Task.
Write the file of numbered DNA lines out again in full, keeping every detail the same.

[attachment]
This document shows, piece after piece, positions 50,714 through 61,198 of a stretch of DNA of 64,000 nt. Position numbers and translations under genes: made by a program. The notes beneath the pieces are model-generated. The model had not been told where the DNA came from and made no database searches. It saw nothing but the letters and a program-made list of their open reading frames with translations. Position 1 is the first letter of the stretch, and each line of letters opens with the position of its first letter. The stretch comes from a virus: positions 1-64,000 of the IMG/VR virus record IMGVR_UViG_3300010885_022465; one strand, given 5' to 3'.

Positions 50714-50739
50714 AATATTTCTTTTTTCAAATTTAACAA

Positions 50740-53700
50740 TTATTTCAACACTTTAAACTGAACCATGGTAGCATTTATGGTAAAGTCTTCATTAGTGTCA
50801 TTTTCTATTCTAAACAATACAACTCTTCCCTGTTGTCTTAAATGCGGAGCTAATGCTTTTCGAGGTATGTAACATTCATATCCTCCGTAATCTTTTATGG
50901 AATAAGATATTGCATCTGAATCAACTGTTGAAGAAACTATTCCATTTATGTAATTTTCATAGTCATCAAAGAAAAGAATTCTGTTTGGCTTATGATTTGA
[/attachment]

This document shows, piece after piece, positions 50,714 through 61,198 of a stretch of DNA of 64,000 nt. Position numbers and translations under genes: made by a program. The notes beneath the pieces are model-generated. The model had not been told where the DNA came from and made no database searches. It saw nothing but the letters and a program-made list of their open reading frames with translations. Position 1 is the first letter of the stretch, and each line of letters opens with the position of its first letter. The stretch comes from a virus: positions 1-64,000 of the IMG/VR virus record IMGVR_UViG_3300010885_022465; one strand, given 5' to 3'.

Positions 50714-50739
50714 AATATTTCTTTTTTCAAATTTAACAA

Positions 50740-53700
50740 TTATTTCAACACTTTAAACTGAACCATGGTAGCATTTATGGTAAAGTCTTCATTAGTGTCA
50801 TTTTCTATTCTAAACAATACAACTCTTCCCTGTTGTCTTAAATGCGGAGCTAATGCTTTTCGAGGTATGTAACATTCATATCCTCCGTAATCTTTTATGG
50901 AATAAGATATTGCATCTGAATCAACTGTTGAAGAAACTATTCCATTTATGTAATTTTCATAGTCATCAAAGAAAAGAATTCTGTTTGGCTTATGATTTGA